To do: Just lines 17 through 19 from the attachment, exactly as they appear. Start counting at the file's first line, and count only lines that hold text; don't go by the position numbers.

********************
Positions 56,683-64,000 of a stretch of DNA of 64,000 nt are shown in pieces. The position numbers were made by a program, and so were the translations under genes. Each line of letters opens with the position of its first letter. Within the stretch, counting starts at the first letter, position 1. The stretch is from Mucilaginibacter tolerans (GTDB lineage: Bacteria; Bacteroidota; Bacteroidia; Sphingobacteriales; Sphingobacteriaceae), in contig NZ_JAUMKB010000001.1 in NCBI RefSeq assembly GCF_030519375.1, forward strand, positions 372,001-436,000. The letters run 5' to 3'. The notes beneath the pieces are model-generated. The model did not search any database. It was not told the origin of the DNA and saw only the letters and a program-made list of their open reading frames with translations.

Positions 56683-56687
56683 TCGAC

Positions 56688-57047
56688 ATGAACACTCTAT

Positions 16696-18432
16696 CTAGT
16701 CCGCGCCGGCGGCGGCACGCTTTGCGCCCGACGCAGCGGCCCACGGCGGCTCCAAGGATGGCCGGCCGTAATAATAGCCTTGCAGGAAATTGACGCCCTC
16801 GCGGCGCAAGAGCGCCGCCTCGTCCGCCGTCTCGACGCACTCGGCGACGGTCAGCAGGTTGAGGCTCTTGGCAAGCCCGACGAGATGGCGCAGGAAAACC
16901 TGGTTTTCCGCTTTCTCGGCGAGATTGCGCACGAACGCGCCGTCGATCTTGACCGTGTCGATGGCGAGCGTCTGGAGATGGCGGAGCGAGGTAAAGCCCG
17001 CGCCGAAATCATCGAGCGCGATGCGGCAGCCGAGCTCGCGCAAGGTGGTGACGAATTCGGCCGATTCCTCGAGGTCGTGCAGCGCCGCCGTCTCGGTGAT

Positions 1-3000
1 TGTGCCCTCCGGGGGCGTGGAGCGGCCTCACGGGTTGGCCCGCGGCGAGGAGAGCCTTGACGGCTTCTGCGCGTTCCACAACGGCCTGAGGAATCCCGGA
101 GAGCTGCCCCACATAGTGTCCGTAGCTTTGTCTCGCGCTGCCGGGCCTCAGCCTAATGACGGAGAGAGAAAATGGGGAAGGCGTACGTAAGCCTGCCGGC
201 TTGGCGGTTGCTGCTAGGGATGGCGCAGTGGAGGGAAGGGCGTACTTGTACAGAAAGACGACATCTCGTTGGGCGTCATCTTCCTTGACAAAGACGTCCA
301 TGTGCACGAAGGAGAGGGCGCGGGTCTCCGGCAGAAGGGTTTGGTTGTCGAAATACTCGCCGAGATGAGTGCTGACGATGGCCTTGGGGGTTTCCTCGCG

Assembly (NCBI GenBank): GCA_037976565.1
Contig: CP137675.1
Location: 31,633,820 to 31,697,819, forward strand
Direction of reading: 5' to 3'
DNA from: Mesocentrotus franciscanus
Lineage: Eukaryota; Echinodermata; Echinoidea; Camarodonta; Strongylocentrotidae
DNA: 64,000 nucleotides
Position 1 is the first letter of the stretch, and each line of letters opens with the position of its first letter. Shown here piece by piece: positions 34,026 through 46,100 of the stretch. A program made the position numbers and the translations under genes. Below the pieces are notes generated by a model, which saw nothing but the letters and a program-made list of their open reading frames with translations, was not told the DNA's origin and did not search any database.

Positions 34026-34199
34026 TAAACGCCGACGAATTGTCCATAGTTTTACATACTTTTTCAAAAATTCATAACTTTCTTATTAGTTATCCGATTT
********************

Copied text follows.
Assembly (NCBI GenBank): GCA_037976565.1
Contig: CP137675.1
Location: 31,633,820 to 31,697,819, forward strand